Article Text

Original research
Inequalities in full vaccination coverage based on maternal education and wealth quintiles among children aged 12–23 months: further analysis of national cross-sectional surveys of six South Asian countries
  1. Kiran Acharya1,
  2. Dinesh Dharel2,
  3. Raj Kumar Subedi3,
  4. Asmita Bhattarai4,
  5. Yuba Raj Paudel5
  1. 1 New ERA, Rudramati Marga, Kalopul, Kathmandu, Nepal
  2. 2 College of Medicine, University of Saskatchewan, Saskatoon, Saskatchewan, Canada
  3. 3 Bhaskar Tejshree Memorial Foundation, Kathmandu, Nepal
  4. 4 Cumming School of Medicine, University of Calgary, Calgary, Alberta, Canada
  5. 5 School of Public Health, University of Alberta, Edmonton, Alberta, Canada
  1. Correspondence to Kiran Acharya; acharya.kiran1{at}gmail.com

Abstract

Objective This study was conducted to compare full vaccination coverage and its inequalities (by maternal education and household wealth quintile).

Design This further analysis was based on the data from national-level cross-sectional Demographic and Health Survey (DHS) from six countries in South Asia.

Setting We used most recent DHS data from six South Asian countries: Nepal, India, Pakistan, Bangladesh, Afghanistan and the Maldives. The sample size of children aged 12–23 months ranged from 6697 in the Maldives to 628 900 in India.

Primary and secondary outcome measures To measure absolute and relative inequalities of vaccination coverage, we used regression-based inequality measures, slope index of inequality (SII) and the relative index of inequality (RII), respectively, by maternal education and wealth quintile.

Results Full vaccination coverage was the highest in Bangladesh (84%) and the lowest in Afghanistan (46%), with an average of 61.5% for six countries. Pakistan had the largest inequalities in coverage both by maternal education (SII: −50.0, RII: 0.4) and household wealth quintile (SII: −47.1, RII: 0.5). Absolute inequalities were larger by maternal education compared with wealth quintile in four of the six countries. The relative index of inequality by maternal education was lower in Pakistan (0.5) and Afghanistan (0.5) compared with Nepal (0.7), India (0.7) and Bangladesh (0.7) compared with rest of the countries. By wealth quintiles, RII was lower in Pakistan (0.5) and Afghanistan (0.6) and higher in Nepal (0.9) and Maldives (0.9).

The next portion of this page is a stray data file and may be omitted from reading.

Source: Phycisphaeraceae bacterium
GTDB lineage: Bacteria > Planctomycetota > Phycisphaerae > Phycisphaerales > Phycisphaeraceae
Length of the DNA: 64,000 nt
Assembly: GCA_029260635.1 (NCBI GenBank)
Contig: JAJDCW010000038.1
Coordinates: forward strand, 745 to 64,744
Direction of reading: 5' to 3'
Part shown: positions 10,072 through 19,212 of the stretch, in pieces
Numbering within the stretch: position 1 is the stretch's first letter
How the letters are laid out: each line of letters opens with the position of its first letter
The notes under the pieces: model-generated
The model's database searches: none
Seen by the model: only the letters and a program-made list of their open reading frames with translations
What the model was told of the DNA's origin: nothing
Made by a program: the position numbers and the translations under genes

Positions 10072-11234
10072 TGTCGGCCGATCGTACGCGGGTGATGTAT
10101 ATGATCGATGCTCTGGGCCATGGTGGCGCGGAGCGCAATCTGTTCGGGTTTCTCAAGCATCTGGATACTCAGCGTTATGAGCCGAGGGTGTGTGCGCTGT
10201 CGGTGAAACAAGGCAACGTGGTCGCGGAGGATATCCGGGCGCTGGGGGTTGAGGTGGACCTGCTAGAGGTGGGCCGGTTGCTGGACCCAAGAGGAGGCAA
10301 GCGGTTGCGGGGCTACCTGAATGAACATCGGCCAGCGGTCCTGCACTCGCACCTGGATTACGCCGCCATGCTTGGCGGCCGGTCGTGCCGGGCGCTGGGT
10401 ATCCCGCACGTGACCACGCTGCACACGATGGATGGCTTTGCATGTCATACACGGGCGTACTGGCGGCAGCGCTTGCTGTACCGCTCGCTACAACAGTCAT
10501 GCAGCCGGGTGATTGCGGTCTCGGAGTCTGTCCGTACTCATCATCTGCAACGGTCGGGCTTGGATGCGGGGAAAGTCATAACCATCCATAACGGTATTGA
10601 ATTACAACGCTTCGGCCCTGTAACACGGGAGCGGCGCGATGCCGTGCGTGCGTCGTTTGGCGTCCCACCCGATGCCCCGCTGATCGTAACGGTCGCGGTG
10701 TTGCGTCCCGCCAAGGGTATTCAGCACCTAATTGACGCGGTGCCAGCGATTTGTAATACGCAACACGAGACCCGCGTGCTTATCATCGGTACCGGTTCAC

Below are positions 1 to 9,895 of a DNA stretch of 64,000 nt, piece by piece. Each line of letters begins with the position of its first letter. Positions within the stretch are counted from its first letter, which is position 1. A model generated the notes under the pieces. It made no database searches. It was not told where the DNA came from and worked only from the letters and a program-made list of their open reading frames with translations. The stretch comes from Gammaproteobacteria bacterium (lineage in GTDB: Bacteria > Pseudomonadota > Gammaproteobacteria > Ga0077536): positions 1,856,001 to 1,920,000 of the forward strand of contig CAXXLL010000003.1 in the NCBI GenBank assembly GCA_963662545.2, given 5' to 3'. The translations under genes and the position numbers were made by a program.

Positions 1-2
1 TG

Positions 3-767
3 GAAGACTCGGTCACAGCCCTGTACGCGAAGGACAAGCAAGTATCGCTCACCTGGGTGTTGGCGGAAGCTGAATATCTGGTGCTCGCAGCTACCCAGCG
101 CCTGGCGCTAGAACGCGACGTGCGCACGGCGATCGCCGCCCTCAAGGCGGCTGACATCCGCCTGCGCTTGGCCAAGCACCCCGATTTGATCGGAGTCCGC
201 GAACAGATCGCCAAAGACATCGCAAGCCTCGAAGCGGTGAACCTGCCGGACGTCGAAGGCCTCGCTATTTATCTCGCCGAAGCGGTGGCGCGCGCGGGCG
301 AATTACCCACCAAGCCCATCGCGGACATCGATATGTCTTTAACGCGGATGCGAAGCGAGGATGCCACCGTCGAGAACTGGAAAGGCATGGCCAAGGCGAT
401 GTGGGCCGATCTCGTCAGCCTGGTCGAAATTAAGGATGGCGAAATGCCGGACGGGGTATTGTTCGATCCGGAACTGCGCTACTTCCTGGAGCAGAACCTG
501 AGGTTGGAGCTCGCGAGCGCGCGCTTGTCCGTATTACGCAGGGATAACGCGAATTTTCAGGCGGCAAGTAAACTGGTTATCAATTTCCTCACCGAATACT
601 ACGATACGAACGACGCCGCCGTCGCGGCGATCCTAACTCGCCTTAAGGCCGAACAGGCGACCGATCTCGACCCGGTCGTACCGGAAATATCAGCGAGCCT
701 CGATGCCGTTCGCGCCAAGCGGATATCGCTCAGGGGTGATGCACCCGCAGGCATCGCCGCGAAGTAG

Conclusions The full vaccination coverage in 12–23 months old children was below 85% in all six countries. Inequalities by maternal education were more profound than household wealth-based inequalities in four of six countries studied, supporting the benefits of maternal education to improve child health outcome.

  • health economics
  • epidemiology
  • public health
  • community child health

Data availability statement

Data are available upon reasonable request. Data are available in a public, open access repository. The datasets generated during the current study are available from within the Demographic and Health Survey Program repository (https://dhsprogram.com/data/available-datasets.cfm).

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Data availability statement

Data are available upon reasonable request. Data are available in a public, open access repository. The datasets generated during the current study are available from within the Demographic and Health Survey Program repository (https://dhsprogram.com/data/available-datasets.cfm).

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Footnotes

  • Contributors KA, DD and YRP were involved in the design and conception of the study. KA was involved in the analysis. YRP and KA interpreted the findings; DD, RKS, AB, KA and YRP were involved in the write-up of the manuscript. All the authors supervised, reviewed and edited the manuscript. KA have access to the data and are responsible for the overall content as the guarantor. All authors read and approved the final manuscript.

  • Funding The authors have not declared a specific grant for this research from any funding agency in the public, commercial or not-for-profit sectors.

  • Competing interests None declared.

  • Provenance and peer review Not commissioned; externally peer reviewed.

  • Supplemental material This content has been supplied by the author(s). It has not been vetted by BMJ Publishing Group Limited (BMJ) and may not have been peer-reviewed. Any opinions or recommendations discussed are solely those of the author(s) and are not endorsed by BMJ. BMJ disclaims all liability and responsibility arising from any reliance placed on the content. Where the content includes any translated material, BMJ does not warrant the accuracy and reliability of the translations (including but not limited to local regulations, clinical guidelines, terminology, drug names and drug dosages), and is not responsible for any error and/or omissions arising from translation and adaptation or otherwise.